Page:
Teaching a Pup to Swim
(by Scotty Valadao – Animal Behaviour Consultant (ABC of SA™) : TTouch Practitioner)
What people don’t realize is that a pup (or a dog) can either get under a pool cover of fall right through it. If you do have a pool, it is far safer to teach your pup to swim. In addition to this being a safety aspect, the dog can be exercised when you don’t have time to take it out for a walk. In the event of the dog developing hip dysplasia or similar, the dog can be exercised without putting any undue pressure on the joint. Dogs are basically land mammals and the majority of them are not born with the knowledge of how to swim so it will have to be taught. Dogs such as the Portuguese water dog and some retrieving breeds seem to take to water like the proverbial duck to water.
It is best to check with your own vet as to what age they recommend the pup learns to swim as there are many different opinions on this. The most important thing is not to rush this, take it slowly so that the pup gains confidence and does not panic. If you do have access to a stream or river that is shallow enough, where the pup can chase you, run after a ball etc, do try this, it does make the introduction easier. If you have an existing dog that can swim, have the older dog go into the water first. Pups will often follow the lead of an older dog, but be with the pup and help to hold it until it is secure enough to swim by itself.
- Before the pup is of the age to start swimming, accustom it to splashing and playing in a child’s paddling pool or one of the plastic shell shaped sandpits. This will ensure that there is less fear when the pool work starts. A word of caution here, if the surface is very slippy, put some non slip rubber material at the bottom to prevent the pup slipping and falling.
- If the pup is going to be of middle or large size, wait till it can stand on the top step before starting the introduction to the pool.
- Get into the pool yourself and have somebody hand the puppy down to you. Let it stand on the step and with your finger on the collar, let it walk back and forward, even playing with a light ball, offering treats and praise. Don’t rush this stage, the more comfortable the puppy is at this state, the easier it will be to get it starting to swim.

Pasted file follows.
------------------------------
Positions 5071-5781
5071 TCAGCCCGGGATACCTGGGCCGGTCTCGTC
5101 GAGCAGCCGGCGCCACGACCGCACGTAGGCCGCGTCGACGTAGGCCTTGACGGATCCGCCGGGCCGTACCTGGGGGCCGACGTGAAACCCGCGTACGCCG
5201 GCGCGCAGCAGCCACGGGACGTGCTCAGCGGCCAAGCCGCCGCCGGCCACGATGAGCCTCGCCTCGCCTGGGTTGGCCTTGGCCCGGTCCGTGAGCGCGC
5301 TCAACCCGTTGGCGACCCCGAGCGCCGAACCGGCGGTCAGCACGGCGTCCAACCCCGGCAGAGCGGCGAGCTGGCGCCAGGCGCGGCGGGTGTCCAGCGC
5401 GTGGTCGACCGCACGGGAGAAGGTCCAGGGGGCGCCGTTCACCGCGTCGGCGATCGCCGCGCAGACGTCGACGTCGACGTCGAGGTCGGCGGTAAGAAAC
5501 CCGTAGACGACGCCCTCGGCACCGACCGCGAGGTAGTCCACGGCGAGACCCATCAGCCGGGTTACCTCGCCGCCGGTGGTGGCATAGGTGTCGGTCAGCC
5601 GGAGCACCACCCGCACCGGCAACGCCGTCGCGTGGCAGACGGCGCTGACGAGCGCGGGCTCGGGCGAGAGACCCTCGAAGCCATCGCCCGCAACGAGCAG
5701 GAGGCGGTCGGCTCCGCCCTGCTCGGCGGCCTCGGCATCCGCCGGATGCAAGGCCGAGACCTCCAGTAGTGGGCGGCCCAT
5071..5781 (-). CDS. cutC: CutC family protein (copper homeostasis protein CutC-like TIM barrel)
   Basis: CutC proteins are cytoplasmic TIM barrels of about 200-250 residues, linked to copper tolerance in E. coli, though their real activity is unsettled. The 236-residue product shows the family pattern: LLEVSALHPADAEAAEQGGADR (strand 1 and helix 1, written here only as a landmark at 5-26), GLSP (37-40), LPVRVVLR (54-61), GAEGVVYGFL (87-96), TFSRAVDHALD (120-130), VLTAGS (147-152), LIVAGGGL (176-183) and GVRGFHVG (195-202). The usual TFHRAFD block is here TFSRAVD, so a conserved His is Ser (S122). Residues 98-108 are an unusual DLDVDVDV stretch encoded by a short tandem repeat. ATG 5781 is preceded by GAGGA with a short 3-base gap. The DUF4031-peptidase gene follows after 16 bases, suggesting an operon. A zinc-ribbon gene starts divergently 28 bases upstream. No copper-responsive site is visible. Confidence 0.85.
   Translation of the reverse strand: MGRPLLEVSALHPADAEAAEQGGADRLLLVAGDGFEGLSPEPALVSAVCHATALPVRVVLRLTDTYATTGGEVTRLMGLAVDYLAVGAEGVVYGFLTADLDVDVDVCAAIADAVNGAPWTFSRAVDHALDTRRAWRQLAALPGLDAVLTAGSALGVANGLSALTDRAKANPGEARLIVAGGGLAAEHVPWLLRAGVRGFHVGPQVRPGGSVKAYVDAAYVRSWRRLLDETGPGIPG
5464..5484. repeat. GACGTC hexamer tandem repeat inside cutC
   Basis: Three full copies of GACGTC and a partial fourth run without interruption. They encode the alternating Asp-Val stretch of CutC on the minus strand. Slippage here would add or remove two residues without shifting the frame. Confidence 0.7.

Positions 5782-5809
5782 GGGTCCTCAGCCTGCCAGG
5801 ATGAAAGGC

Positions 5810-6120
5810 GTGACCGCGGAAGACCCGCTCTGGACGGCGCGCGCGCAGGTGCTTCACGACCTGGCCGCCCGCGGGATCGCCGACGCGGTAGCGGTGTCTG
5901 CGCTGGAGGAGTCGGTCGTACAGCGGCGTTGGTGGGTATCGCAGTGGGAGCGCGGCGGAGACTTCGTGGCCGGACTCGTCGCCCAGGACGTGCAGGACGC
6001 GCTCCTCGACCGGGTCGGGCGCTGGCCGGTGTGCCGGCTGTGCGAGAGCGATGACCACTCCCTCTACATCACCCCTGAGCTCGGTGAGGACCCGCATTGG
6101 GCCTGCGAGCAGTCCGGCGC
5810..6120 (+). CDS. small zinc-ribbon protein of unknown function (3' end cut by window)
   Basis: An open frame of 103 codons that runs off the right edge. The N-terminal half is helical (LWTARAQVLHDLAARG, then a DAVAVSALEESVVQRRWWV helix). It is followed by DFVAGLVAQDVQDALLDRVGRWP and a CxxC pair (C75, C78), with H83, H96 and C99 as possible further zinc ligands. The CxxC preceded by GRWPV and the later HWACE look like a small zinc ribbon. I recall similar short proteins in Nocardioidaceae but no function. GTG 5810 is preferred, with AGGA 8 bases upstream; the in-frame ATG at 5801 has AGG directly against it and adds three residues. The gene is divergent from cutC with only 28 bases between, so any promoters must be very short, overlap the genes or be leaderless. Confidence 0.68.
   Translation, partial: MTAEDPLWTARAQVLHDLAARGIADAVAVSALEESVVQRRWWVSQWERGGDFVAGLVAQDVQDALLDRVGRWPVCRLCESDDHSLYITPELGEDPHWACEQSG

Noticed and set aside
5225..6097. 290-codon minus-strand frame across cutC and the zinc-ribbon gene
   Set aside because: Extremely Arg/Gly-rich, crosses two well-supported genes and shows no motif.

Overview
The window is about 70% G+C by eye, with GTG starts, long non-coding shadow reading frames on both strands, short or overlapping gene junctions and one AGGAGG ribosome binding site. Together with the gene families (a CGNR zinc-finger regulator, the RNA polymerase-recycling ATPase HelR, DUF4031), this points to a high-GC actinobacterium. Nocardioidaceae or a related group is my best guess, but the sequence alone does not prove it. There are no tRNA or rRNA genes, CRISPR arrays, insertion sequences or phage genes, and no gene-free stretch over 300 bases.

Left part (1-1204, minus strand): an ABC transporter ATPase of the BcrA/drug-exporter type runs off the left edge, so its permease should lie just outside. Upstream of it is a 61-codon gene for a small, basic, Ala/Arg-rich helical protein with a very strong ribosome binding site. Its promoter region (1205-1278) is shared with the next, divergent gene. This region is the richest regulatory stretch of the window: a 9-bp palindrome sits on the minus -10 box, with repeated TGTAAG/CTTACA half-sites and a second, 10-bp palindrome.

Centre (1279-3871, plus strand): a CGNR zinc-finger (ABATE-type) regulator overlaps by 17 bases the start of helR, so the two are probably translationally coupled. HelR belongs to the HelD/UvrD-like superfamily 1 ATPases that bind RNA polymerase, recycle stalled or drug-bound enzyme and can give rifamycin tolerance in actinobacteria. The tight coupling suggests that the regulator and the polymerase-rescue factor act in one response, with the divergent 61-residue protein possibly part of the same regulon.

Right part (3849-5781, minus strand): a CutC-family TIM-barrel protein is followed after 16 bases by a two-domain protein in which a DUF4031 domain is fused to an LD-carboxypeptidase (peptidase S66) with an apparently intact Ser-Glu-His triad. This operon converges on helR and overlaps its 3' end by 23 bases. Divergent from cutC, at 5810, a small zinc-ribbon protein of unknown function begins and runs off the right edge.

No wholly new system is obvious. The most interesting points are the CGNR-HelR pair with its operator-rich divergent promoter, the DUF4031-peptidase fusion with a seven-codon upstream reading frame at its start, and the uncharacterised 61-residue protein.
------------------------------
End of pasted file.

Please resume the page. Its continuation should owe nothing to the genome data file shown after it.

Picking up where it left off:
- The next step is to step slightly away from the step holding the puppy with your hand under the pelvis and chest. Slowly lower it into the water facing the step (not letting go) keeping the head out of the water and the hindquarters and front legs free so that it can do the ‘doggy paddle’. As it gets its paws onto the firm ground of the step, say ‘step’ and go totally overboard with praise and play a bit at the shallow end Take this very slowly not increasing the distance until the puppy is totally comfortable. Bringing in the cue ‘step’ will get the pup to associate the way out of the pool.
- Practice this as often as possible, gradually building up the distance and staying in the pool yourself to supervise. Realize that if a pup does sink under the water, it will not come up by itself! I myself have brought in a command ‘swim’ whenever I allow Brady in the pool. This has resulted in having a dog that swims mostly on command. On a very hot day he will occasionally go for a dip himself, but it is an exception, rather than a rule.
- In order that the pup retains this new skill, it needs to be practiced as much as possible. When the pup is really proficient and has matured a bit, you can start to have ‘fetch’ games in the pool.
Contrary to popular believe, not all dogs can learn to swim. It may be that the dog is overweight and breeds such as Bulldogs, Bull Terrier and the French bulldog are well known for swimming ‘like rocks”. We have had three Bull Terriers over the years and despite repeated swimming lessons they never mastered the skill.
Another point owners should bear in mind is to start the pool work when the water and weather is warm. A lot of dogs don’t like cold water and it may not be the swimming they don’t like, but rather the temperature of the water.
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